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Posts Tagged ‘re-enactment’

Oswestry Heritage Comics II - week 47

Living the Middle Ages – Week 47 of the Oswestry Heritage Comics

There are many re-enactment groups up and down the Borderlands, with enthusiasts participating in living history from a range of different periods. Cwmwd Iâl bring to life an important period of our history: the years between 850 to 1199: the “Anglo-Saxon” period – the time of the Kingdom of Mercia.

During this early part of the middle ages, the frontier between England and Wales was a dangerous place. There were constant skirmishes between the English Kingdom of Mercia and the Welsh Kingdom of Powys. Cattle were an important part of trade between the two kingdoms, and so cattle-raiding became a profitable criminal enterprise. To control the trade – and to control the cattle-raiding – the Kings of Mercia decided to strengthen the frontier between the two Kingdoms. The earthwork known as “Offa’s Dyke” was built in the late 700s by the Mercian King Offa to mark out that frontier, and help control both trade and raiding. But the frontier did more than create a border – it created a “Borderlands”: a place where the two sides could meet, not just on the battlefield.

So the 350 years covered by the Cwmwd Iâl group represents a really interesting and complicated period of history: a time when Mercia and Powys were both fighting and trading, each side trying to grow stronger through both war and commerce. For the ordinary people caught up in this Borderlands rivalry, this 350-year period was a time of both danger – and opportunity. Plenty of small towns and settlements in the Borderlands – like Oswestry – both prospered and suffered during that time. Fortune, power and prestige could be made through both war and trade – and lost in the same way.

Cwmwd Iâl brings this period to life through a great mix of historical research, experimental archaeology and re-enactment. Through their research, they uncover details about the life of ordinary men, women and children in that period; through experimental archaeology they test theories about how these mediaeval inhabitants of the Borderlands lived and worked; and through re-enactment they bring that all to life for the rest of us.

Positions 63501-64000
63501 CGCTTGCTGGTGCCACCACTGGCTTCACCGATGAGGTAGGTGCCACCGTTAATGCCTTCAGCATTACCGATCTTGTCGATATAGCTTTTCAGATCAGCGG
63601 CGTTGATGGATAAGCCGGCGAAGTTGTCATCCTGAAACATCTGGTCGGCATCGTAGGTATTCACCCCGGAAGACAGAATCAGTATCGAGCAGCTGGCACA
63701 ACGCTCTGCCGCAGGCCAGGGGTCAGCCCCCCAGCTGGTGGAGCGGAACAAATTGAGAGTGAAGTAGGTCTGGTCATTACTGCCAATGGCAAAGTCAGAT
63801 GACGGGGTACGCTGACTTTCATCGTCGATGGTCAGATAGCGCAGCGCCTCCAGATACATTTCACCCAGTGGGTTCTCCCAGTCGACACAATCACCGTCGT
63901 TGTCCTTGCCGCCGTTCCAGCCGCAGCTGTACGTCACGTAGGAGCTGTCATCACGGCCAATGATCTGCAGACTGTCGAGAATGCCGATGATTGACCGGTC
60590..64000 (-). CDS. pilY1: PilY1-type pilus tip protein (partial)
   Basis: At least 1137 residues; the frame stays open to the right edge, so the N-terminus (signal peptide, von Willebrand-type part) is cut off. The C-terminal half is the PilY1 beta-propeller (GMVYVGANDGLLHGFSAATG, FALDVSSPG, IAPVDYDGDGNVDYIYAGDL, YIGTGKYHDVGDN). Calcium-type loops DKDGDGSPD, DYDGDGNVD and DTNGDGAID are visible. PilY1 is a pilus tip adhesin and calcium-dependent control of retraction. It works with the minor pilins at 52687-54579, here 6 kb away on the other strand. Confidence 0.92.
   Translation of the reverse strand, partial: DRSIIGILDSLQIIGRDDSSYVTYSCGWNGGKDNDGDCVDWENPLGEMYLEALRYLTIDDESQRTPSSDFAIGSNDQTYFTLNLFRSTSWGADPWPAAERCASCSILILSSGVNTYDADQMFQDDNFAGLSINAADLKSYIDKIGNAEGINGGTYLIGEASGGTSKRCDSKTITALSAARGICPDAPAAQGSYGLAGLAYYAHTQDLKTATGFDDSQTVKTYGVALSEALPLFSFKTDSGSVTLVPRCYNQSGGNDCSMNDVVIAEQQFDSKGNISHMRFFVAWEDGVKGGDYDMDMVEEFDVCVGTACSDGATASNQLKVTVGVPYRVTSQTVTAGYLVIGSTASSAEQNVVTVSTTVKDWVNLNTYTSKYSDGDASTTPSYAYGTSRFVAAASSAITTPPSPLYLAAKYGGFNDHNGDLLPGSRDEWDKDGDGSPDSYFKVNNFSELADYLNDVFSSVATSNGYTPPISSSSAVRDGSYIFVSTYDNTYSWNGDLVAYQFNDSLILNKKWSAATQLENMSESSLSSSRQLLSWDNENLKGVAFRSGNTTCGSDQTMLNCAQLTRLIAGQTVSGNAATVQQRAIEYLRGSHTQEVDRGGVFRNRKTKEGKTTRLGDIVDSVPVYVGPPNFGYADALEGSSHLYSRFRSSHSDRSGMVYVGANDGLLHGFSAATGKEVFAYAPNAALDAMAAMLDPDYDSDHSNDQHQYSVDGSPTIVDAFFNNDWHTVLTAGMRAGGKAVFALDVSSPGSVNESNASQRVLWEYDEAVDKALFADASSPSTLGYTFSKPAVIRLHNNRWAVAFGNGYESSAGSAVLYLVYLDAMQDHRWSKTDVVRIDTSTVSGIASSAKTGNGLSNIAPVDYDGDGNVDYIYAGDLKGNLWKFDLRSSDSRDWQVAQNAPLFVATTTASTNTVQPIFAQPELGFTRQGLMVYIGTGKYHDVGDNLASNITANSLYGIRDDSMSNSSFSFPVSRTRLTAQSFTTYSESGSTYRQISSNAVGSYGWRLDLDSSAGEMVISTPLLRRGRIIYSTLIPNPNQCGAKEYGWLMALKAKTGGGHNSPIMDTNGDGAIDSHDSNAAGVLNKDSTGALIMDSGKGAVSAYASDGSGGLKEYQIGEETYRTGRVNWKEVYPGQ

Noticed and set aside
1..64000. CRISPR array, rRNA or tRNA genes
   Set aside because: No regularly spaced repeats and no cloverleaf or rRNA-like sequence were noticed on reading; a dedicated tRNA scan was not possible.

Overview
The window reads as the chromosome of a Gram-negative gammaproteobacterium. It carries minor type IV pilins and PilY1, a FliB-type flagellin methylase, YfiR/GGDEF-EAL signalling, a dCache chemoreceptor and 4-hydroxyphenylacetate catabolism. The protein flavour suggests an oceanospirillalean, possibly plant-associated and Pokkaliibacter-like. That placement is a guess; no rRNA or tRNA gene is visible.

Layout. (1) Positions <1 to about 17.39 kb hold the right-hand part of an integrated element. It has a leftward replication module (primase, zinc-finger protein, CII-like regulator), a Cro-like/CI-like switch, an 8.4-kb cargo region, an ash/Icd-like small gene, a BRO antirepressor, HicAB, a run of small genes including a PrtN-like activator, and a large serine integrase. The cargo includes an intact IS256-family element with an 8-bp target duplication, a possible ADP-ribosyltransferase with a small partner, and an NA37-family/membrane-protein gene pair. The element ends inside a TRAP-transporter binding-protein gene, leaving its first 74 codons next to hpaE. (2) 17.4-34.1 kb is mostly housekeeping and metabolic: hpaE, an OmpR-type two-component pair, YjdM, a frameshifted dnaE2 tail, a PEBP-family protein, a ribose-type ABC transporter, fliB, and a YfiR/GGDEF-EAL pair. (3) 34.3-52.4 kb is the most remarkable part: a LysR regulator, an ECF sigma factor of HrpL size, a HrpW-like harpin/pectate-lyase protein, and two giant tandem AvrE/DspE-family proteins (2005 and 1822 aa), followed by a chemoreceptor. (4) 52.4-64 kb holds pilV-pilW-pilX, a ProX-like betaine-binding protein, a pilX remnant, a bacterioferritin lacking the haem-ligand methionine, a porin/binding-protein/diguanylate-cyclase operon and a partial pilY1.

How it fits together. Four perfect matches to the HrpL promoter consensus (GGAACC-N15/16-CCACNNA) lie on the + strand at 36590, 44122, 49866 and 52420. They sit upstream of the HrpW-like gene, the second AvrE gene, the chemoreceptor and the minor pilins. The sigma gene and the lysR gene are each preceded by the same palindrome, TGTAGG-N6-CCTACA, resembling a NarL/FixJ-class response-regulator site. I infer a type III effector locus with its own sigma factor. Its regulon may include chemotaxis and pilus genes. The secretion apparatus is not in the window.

Last year was a busy year for the group, so during 2018 they’re taking it a bit easy. However, they’ll be taking part in events throughout Wales during the summer – and you can check out their schedule on their Facebook page. And they’ll be coming together as a group for their annual re-enactment of the Battle of Crogen (which took place in the Ceiriog Valley, just near the railway viaduct and the canal aqueduct at Chirk) at Chirk Castle on the 1st and 2nd of September. Put that date in your diary: it’s always a great event, and a great way to see what life in the time of King Offa would have been like.


The Oswestry Heritage Comics are a year-long series of weekly newspaper comic strips about the archaeology, history and heritage of the area around Oswestry, Shropshire in the UK. The comics are published in the Oswestry and Border Counties Advertizer every Tuesday, and on Facebook. The project is supported by the Heritage Lottery Fund.
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A Comics Exhibition – Week 44 of the Oswestry Heritage Comics

It’s hard to believe that it’s been almost ten months since the Oswestry Heritage Comics project started. To celebrate, Qube: Owestry Community Arts is hosting a month-long exhibition about the comics and the project in their main gallery space. There will be a selection of our favourite comics on display, as well as panels talking about what the comics project hoped to achieve, and a glimpse at the behind-the-scenes work that goes into the making of the comics. There will also be some of the historical and archaeological objects featured in the comics, kindly lent by the people who helped tell their stories: Huw Davies is lending us some of his Napoleonic re-enactment kit; the Shrewsbury Museum is lending us the Neolithic axe that’s usually on show in Oswestry Library, as well as the Rhynchosaur fossils from Grinshill; Rachel Scotland is lending us the mysterious piece of Victorian carved stone she and Mark dug up in her garden; and Roger Cooper is lending us a lead Civil War cannonball and several musket balls from the excavations he’s directing up at Oswestry Castle. Plus I’ll be giving a gallery talk and doing workshops for both kids and adults on making your own comics!

If you’re interested in comics, then Qube is the place to head to this month. I look forward to seeing you all there!